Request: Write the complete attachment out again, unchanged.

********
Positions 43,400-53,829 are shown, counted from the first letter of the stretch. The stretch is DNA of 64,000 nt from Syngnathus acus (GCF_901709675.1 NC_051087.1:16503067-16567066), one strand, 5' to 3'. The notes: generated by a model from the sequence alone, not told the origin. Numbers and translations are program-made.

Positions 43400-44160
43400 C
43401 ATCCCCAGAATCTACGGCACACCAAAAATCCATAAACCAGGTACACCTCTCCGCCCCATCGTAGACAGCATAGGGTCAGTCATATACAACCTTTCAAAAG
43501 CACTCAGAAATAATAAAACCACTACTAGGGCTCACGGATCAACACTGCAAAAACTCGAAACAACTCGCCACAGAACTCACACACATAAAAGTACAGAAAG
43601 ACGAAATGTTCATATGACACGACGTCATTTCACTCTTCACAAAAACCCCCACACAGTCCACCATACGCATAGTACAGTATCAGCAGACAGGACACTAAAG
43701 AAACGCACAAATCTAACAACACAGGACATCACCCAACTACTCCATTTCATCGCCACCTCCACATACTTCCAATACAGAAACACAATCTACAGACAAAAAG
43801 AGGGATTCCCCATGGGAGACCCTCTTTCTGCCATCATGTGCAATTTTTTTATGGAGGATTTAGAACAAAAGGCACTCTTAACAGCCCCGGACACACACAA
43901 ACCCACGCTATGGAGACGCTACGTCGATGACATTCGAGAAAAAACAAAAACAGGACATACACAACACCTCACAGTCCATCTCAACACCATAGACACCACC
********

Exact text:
Positions 43,400-53,829 are shown, counted from the first letter of the stretch. The stretch is DNA of 64,000 nt from Syngnathus acus (GCF_901709675.1 NC_051087.1:16503067-16567066), one strand, 5' to 3'. The notes: generated by a model from the sequence alone, not told the origin. Numbers and translations are program-made.

Positions 43400-44160
43400 C
43401 ATCCCCAGAATCTACGGCACACCAAAAATCCATAAACCAGGTACACCTCTCCGCCCCATCGTAGACAGCATAGGGTCAGTCATATACAACCTTTCAAAAG
43501 CACTCAGAAATAATAAAACCACTACTAGGGCTCACGGATCAACACTGCAAAAACTCGAAACAACTCGCCACAGAACTCACACACATAAAAGTACAGAAAG
43601 ACGAAATGTTCATATGACACGACGTCATTTCACTCTTCACAAAAACCCCCACACAGTCCACCATACGCATAGTACAGTATCAGCAGACAGGACACTAAAG
43701 AAACGCACAAATCTAACAACACAGGACATCACCCAACTACTCCATTTCATCGCCACCTCCACATACTTCCAATACAGAAACACAATCTACAGACAAAAAG
43801 AGGGATTCCCCATGGGAGACCCTCTTTCTGCCATCATGTGCAATTTTTTTATGGAGGATTTAGAACAAAAGGCACTCTTAACAGCCCCGGACACACACAA
43901 ACCCACGCTATGGAGACGCTACGTCGATGACATTCGAGAAAAAACAAAAACAGGACATACACAACACCTCACAGTCCATCTCAACACCATAGACACCACC